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July 26, 1999


November 1999 soybean futures traded to a low of $4.05 on July 9. December corn futures established a contract low of $1.94 on July 13. The low prices were associated with high crop condition ratings and talk of record or near record corn and soybean yields. An extended period of hot weather, along with dryness in some production areas and isolated flooding in other areas resulted in a quick rally. December corn futures recovered to a high of $2.265 on July 23 and November soybean futures traded to a high of $4.84 on the same day. Cash prices tended to lag the increase in futures prices as basis weakened in many interior locations.

For soybeans, cash prices remained below the CCC loan rate. The price rally primarily benefitted those who are holding old crop soy beans not under loan. Some benefit accrued to those who repaid the CCC loan and sold the crop on a higher price day. For unpriced new crop soybeans, the price rally resulted in no change in net price prospects, just a swap of price for loan deficiency payment (LDP). For new crop soybeans already priced (cash or hedge) the price rally resulted in a decline in potential net price in that the potential LDP on those soybeans declined. The price rally has probably not been large enough to alter consumption plans of end users or to impact planting decisions in South America. Further price increases, however, could have some impact on those decisions. Increases in prices up to the loan rate would have very little positive impact for producers (particularly on the new crop) but could have negative impacts for consumption and could create more competition during the year ahead.

For corn, old crop prices remain below the CCC loan rate. The rally has primarily benefitted those who have old crop inventories not under CCC loan and those who were able to repay the loan on a higher price day. New crop prices for fall delivery are mostly still below the loan rate so the increase did not result in a higher net price for unpriced new crop corn. For corn already priced, the increase resulted in a potentially lower price. That is still potential, however, since net price will be determined by any marketing loan gains after harvest. In some areas, the new crop price for fall delivery moved above the loan rate. As long as prices are below the loan rate, producers can maintain a fairly passive marketing strategy. Prices above the loan rate, however, require a more active decision process.

A change in the weather outlook, towards more normal temperatures and prospects for precipitation in some of the drier areas, got the market off to a weaker start during the last week of July. Prices are expected to remain volatile through August. The USDA’s August Crop Production report to be released on August 12 will be extremely important. The survey for that report is underway and should reflect crop damage to date. The production estimate released in August will be the benchmark from which to evaluate the effect of August weather on production prospects.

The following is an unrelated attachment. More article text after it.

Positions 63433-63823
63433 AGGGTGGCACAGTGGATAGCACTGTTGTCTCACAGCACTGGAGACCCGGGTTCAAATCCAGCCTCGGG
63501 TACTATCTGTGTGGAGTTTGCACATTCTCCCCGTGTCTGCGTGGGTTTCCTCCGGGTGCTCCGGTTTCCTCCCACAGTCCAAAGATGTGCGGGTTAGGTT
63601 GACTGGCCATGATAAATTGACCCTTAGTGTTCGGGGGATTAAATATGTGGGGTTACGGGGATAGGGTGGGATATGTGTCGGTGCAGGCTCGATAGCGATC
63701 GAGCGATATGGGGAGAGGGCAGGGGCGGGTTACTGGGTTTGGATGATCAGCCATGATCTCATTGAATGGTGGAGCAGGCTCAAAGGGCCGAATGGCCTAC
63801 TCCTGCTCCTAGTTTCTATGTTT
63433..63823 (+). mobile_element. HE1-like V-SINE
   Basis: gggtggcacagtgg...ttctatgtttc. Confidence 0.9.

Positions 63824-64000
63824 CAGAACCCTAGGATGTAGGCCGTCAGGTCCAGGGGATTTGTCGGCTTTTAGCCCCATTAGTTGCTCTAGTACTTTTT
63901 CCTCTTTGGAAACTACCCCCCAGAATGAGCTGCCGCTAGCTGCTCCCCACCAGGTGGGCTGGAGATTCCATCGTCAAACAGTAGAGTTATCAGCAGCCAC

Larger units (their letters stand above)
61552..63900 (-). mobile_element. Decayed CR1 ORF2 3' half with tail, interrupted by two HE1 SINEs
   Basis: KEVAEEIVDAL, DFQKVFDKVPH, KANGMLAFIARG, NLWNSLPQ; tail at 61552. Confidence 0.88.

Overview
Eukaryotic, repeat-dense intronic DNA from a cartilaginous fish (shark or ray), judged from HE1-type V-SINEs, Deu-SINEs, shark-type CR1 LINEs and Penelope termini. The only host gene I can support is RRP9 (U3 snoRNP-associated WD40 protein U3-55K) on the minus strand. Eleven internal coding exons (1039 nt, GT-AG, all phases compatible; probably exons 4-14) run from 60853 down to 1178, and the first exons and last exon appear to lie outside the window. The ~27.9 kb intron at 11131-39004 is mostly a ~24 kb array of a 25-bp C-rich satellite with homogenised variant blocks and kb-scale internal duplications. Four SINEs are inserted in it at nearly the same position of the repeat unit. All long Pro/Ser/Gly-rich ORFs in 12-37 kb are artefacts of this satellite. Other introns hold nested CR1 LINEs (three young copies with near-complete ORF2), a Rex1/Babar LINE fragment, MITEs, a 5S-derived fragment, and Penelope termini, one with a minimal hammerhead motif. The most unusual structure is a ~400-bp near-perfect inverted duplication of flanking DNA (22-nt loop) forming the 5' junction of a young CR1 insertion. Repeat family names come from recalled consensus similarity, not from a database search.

The recent price action has provided a coupled of marketing lessons. First, the risk of separating the timing of the pricing decision from the marketing loan decision has once again been exposed. Last year, there was some temptation to establish the LDP at harvest and then retain ownership of the crop. The idea was that prices would recover from the harvest lows and provide a net price well above the CCC loan price. A quick post-harvest price rally did occur, but prices eventually went to new lows, resulting in a net price well below the loan rate for some of the crop. This year, there has been some temptation to forward price at levels below the loan rate in expectation that prices would continue to decline into harvest. The lower prices, and larger LDP, would then result in a net price well above the loan rate. Higher prices jeopardize that strategy. Producers need to manage the risk of strategies that involve separating the pricing decision from the marketing loan decision. Options can be used effectively in some situations. Second, during weather markets, there is some temptation for analysts to extend their opinions beyond their area of expertise. Some economists are tempted to try to become crop scientists and/or meteorologists and some crop scientists and meteorologists extend their analysis and opinions into other areas. It is important that producers seek out and find objective analysts who tend to restrain their analysis to their area of expertise.


Issued by Darrel Good
Extension Economist
University of Illinois


Department of Agricultural and Consumer Economics    College of Agricultural, Consumer and Environmental Sciences
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